It may eventually have to go to the Supreme Court, but we stand behind ... We as the White House and the Biden Harris administration stand behind our efforts to provide access to preventative services and screenings across the board for all Americans and standing behind and standing with the Affordable Care Act. Giving businesses the opportunity to sort of opt out of preventative services, there are many businesses that have stepped forward and said, "You know what? There's an economic and business case for why I should be providing access to preventive services." So think about it, your healthcare becomes more expensive when we're treating, say, stage four cancer than we could have caught earlier. So businesses are going, "This does not make a good business decision either." Court, we need the ability to provide access to preventative services for our employees. Why would we not? So many of them are coming forward and also filing briefs with the court saying, "Hold it."
So that's kind of where we are. Should we be shook? Absolutely. Because there continue to be attacks on our overall healthcare and the people that are going to be most impacted by this are black and brown individuals are women. So think about it, women couldn't giving employers an option not to screen women for cervical cancer as an example. Who is that going to impact? So again, that's another one of those attacks, but we're watching it and the administration is doing what it can, and we're also working with the Department of Justice is the bottom line.
Malachi Stewart: So we right to be shook, but you got our back.
Harold Phillips: We're trying.
Malachi Stewart: Okay.
Tei Pearson-Hal...: He said he got us. So you started the conversation with you having a positive status. And so I can just imagine every day is a journey of you, like you said, a remembrance of when you was out in the streets with your pin on and your Nike boots. Right?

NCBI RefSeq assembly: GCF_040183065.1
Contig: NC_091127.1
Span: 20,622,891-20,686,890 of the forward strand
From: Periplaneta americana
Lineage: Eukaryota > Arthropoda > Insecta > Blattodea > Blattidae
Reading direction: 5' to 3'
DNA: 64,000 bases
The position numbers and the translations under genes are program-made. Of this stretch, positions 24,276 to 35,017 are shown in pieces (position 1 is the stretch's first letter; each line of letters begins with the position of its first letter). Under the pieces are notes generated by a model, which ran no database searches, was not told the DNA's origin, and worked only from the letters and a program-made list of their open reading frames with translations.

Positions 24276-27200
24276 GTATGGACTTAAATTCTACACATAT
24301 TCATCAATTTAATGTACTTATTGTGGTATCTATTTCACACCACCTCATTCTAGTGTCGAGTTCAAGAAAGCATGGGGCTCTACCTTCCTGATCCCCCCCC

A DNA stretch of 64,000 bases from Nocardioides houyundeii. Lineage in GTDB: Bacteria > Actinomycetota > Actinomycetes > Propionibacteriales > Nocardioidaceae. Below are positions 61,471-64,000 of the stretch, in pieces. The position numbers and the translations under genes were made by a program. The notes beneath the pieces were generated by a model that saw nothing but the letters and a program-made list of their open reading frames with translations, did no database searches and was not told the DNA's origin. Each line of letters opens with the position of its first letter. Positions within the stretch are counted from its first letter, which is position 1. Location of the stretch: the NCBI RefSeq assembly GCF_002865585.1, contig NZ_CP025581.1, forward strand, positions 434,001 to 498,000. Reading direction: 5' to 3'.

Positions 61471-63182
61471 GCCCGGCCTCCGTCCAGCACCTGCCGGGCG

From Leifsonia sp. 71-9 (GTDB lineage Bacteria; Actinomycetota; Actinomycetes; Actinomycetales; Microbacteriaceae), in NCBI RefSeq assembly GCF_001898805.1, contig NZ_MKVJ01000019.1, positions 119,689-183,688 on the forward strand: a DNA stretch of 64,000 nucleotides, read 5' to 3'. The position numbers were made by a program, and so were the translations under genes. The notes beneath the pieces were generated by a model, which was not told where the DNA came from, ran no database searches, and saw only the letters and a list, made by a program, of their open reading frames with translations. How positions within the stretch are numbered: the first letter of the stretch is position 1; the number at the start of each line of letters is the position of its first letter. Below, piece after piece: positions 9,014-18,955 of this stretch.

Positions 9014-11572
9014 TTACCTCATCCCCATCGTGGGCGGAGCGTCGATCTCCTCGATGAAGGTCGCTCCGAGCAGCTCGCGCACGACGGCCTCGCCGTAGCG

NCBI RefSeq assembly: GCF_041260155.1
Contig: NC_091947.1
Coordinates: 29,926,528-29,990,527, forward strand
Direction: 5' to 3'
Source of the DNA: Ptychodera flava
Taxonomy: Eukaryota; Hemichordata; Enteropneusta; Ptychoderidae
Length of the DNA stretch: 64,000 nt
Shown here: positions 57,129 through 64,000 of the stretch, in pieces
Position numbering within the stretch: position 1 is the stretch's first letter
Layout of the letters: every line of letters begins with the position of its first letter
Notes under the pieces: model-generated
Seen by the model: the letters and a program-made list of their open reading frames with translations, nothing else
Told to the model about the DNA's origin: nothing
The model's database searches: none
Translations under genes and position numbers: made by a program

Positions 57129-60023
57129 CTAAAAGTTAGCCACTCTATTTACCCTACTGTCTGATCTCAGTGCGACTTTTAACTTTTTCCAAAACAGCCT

Harold Phillips: Right.
Tei Pearson-Hal...: And here we are at the White House. So what does it feel like for you every day to wake up knowing that you are still impacting so much policy that is making the new generation of us gay folks to come up behind you and hopefully have a better pathway?
Harold Phillips: I think there are those days in the White House where it's easy to forget or get bogged down in the every day or just for lack of a better word, just the grind of the White House. I think when I sort of realize, oh, I am making a difference is usually when I'm out in the community and I will see or hear or learn the stories of people. People send letters to the president and there is an official office of White House correspondence, and every now and then they will send the, bundle the letters up, or some of them and send them to White House staff. Somebody figured we are in the grind, and sometimes I take a look at them, sometimes I don't.
I took a look at one because Spirit moved me, like, look, read these. And it was from a guy in Kentucky who had been living with HIV who had found out he was positive five years ago, and he heard about everything that the administration was doing to help people with HIV. And he had, as a result of his status, he had come out to his family and he had fallen in love, had a partner who was negative and on PrEP, and he wanted to thank the president for what he had done.
Tei Pearson-Hal...: Wow.
Harold Phillips: That letter was in the bundle. And I read it and I was like, "Okay, yep, I'm glad. I'm glad he thanked the president." Because the president has been in line with everything that we've wanted to do as an administration, but it was like that was me and my work.
Tei Pearson-Hal...: Yeah. Hello.
Harold Phillips: And so if those reminders that we get from the community, that's what sort of keeps me going. Knowing that I can have an impact, I am making a difference and that we are helping people.
Tei Pearson-Hal...: Well, we thank you. We thank you and your staff and the whole administration for just everything that you guys are doing every day. Yes. Thank you.
Malachi Stewart: For sure. And before we wrap up, we met at a gala. We both award recipients. I didn't know who you was when I ran into you. So we had the opportunity to talk as people, as two black gay men who were just keying who were from two different generations. And it was such a beautiful moment. And then I remember thinking when you went on stage that they sort of did what we did and started this interview and we just kind of went into who you are and your official title and getting all these government questions.
And I feel like I never really see you on platforms get to talk about what it was like just for Harold, the person who was diagnosed with HIV and who had to probably navigate some of the things that we all living with HIV had to navigate. So no pressure, but whatever you want to speak to, whatever that human experience was, because I felt like when I met you, I knew why you were in the room before I knew what your title was. We were talking about experiences where I knew, okay, I know why this person's sharing a stage with me.